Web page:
WHO updates air quality guidelines, with particulate matter and nitrogen dioxide now known to be far more dangerous than previously thought
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Combustion Industry News Editor
The World Health Organization has lowered guideline exposure concentrations for a range of air pollutants, after research found that the effects on human health are even worse than previously thought. Breathing in poor quality air is considered as unhealthy as smoking or an unhealthy diet, an assessment that will be hugely concerning for the hundreds of millions of people living in areas with high levels of air pollution. The WHO’s new guidelines are the first global update since 2005, with the organisation saying that almost 80% of the 7 million premature deaths per year caused by air pollution (both indoor and ambient) could be avoided if actual concentrations of air pollutants were reduced to its new ‘safe’ levels. Fuel combustion – including for transport, energy, households, industry and in agriculture – is the main source of particulate matter, one of the main focuses of the revision of the guidelines. To summarise the changes:
The annual mean exposure guideline for PM2.5 has been halved from 10µg/m3 to 5µg/m3. The 24-hour mean guideline has reduced from 25µg/m3 to 15µg/m3.
For PM10, the 20µg/m3 annual mean guideline has been reduced to 15µg/m3, while the 24-hour mean has gone from 50µg/m3 to 45µg/m3.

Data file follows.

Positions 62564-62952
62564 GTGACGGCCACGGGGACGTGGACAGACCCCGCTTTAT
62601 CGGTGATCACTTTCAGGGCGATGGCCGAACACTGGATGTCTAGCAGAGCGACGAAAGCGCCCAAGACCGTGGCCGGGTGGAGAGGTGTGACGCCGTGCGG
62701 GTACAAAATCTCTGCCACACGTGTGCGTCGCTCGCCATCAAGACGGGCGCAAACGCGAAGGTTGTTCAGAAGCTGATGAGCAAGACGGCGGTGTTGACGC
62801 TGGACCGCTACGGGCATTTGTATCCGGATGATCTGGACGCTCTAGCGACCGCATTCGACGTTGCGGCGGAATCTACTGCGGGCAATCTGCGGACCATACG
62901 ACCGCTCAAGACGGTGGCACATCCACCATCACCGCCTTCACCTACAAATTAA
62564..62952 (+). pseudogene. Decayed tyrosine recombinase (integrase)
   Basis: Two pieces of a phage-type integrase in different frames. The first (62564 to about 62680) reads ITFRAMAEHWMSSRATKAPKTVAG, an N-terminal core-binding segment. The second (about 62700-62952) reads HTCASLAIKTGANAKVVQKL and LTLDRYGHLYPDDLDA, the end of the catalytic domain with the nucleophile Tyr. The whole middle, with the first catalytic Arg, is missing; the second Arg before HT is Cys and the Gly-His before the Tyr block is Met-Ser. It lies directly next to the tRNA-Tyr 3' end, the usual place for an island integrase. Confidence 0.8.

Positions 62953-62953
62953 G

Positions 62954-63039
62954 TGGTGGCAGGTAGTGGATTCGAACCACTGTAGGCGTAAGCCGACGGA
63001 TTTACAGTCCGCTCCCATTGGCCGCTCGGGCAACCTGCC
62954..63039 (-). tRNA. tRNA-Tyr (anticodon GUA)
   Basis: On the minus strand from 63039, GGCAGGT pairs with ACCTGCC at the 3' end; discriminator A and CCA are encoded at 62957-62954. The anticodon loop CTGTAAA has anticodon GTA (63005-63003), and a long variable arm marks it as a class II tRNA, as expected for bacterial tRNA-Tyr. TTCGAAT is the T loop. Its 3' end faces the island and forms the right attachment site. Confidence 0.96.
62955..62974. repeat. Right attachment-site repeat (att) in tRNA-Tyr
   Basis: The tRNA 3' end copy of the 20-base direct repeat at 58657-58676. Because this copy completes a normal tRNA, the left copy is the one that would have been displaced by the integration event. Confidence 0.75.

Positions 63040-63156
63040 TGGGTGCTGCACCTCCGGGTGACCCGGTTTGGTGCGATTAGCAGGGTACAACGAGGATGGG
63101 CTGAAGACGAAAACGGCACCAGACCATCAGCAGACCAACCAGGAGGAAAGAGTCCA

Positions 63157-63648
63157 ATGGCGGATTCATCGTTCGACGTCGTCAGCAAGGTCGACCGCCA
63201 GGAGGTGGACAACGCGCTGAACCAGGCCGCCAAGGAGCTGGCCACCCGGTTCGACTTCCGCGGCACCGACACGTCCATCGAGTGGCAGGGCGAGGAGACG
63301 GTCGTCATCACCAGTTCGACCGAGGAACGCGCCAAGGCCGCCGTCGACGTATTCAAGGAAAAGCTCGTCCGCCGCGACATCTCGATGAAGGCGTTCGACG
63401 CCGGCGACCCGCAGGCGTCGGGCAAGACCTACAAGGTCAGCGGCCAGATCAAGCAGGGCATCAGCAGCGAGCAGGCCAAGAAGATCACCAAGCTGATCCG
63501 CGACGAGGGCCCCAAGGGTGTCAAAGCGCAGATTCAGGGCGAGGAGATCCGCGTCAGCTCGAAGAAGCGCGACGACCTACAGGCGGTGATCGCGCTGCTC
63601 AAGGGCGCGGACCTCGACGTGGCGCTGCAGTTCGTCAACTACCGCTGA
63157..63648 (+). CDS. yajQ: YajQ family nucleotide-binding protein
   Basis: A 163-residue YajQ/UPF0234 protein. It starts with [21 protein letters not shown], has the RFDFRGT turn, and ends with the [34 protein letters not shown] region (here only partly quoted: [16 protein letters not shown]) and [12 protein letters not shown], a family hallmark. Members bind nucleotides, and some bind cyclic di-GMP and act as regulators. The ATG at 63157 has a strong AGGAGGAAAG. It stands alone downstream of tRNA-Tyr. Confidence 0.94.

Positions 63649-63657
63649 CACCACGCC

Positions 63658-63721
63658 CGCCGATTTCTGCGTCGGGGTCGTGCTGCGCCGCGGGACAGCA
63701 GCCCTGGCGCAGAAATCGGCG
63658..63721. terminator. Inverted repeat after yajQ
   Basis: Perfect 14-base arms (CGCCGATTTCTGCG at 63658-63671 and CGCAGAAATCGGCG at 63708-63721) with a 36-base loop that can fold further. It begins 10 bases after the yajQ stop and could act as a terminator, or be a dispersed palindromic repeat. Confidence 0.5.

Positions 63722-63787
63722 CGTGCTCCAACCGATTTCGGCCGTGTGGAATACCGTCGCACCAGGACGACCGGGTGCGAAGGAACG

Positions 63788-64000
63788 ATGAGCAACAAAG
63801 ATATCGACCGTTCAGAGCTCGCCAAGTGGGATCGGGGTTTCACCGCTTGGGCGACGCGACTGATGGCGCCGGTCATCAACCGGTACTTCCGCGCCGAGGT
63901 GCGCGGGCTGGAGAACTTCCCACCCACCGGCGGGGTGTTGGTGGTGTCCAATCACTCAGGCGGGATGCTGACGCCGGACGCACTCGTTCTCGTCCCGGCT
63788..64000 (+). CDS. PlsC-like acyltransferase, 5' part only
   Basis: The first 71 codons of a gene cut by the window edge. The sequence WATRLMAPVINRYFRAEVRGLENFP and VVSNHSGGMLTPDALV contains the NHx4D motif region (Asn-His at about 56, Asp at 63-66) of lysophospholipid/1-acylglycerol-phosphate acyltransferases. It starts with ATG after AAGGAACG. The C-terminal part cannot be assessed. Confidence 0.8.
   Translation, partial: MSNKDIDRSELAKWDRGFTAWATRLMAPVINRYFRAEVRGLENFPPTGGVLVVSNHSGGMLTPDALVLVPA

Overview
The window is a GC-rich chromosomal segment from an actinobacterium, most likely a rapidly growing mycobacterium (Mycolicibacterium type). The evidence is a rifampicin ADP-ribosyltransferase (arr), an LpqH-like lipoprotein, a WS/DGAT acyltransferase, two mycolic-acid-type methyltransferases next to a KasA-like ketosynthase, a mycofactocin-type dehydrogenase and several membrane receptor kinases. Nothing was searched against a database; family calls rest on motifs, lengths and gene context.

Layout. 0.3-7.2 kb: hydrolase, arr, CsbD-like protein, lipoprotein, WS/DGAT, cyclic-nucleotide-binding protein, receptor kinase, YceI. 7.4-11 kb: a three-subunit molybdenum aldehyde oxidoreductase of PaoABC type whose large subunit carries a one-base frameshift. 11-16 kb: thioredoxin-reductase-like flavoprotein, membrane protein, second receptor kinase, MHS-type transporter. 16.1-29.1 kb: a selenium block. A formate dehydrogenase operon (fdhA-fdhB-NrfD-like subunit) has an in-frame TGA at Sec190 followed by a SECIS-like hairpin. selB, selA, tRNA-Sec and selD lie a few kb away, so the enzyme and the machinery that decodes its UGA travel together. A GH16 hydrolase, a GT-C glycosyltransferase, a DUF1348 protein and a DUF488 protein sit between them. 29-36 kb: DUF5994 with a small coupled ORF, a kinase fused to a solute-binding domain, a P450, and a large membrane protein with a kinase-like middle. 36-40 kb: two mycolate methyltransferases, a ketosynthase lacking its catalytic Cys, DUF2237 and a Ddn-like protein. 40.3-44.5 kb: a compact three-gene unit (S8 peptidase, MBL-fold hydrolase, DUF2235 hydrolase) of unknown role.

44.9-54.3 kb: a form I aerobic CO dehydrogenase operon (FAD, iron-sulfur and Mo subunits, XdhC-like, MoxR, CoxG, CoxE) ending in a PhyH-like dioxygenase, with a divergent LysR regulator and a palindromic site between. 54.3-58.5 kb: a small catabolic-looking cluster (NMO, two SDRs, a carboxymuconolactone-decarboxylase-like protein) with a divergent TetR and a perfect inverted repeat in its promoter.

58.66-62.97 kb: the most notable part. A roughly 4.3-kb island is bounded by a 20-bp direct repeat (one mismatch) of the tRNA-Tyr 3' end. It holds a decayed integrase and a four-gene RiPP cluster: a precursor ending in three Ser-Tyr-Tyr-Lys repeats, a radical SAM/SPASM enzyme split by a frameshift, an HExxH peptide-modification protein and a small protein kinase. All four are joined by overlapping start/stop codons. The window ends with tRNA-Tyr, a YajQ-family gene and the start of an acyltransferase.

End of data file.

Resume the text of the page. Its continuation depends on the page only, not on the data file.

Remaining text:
For ozone, the 8-hour exposure guideline remains the same, at 100µg/m3.
For nitrogen dioxide, the annual mean exposure guideline has been slashed from 40µg/m3 to just 10µg/m3. The 2005 hour-mean basis (200µg/m3) has been changed to a 24-mean basis (of 25µg/m3).
The sulphur dioxide exposure guideline has increased for the 24-hour basis from 20µg/m3 to 40µg/m3, perhaps the only ‘positive’ finding from additional research, in that SO2 may not be quite as detrimental to health as previously thought.
A new level has been added, for carbon monoxide, at 4mg/m3 at a 24-hour basis.
The new guidelines will provide further weight for the need for cleaner combustion (or its replacement) around the world, and adds, as the WHO notes, to the case to act to mitigate climate change.
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